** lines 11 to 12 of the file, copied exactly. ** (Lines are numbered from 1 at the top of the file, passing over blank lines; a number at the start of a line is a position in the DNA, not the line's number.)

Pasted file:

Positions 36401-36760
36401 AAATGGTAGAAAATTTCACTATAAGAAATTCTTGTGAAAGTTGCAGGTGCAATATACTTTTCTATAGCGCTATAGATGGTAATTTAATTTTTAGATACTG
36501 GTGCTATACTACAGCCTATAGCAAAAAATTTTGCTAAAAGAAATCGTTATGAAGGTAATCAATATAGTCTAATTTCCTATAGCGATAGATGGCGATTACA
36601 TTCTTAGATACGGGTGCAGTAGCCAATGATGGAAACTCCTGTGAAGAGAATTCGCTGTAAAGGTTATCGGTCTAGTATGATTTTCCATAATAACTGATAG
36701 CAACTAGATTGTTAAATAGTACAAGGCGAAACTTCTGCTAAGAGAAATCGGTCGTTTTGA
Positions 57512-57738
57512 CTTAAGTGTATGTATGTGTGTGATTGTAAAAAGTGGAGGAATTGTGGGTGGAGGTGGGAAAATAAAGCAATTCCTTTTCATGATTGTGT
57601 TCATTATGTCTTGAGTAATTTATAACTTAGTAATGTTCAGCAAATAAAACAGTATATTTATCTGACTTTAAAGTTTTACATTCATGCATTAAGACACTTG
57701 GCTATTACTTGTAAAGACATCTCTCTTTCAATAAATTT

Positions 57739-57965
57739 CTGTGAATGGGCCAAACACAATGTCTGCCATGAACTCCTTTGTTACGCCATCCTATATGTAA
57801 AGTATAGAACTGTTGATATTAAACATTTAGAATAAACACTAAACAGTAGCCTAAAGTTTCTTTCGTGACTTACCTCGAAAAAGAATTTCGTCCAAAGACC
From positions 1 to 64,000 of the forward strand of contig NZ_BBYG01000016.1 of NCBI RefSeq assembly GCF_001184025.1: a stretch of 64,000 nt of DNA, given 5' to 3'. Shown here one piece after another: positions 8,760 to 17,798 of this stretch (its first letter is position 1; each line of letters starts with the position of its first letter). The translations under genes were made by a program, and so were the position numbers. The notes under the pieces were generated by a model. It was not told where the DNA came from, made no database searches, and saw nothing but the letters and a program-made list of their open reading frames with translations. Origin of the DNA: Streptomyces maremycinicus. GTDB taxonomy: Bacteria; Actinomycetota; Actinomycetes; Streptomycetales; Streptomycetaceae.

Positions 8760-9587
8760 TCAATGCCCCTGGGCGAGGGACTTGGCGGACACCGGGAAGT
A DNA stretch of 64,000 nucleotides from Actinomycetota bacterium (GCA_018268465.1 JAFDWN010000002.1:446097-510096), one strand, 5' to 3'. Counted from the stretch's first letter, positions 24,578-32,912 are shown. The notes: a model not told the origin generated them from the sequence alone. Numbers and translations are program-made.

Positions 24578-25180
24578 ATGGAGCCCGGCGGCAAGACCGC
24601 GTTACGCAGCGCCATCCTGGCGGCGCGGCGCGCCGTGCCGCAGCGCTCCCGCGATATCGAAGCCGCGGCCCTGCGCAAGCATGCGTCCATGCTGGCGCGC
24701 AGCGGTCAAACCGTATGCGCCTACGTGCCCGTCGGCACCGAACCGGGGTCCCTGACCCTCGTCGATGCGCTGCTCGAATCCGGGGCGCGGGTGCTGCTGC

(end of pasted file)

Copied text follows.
57739 CTGTGAATGGGCCAAACACAATGTCTGCCATGAACTCCTTTGTTACGCCATCCTATATGTAA
57801 AGTATAGAACTGTTGATATTAAACATTTAGAATAAACACTAAACAGTAGCCTAAAGTTTCTTTCGTGACTTACCTCGAAAAAGAATTTCGTCCAAAGACC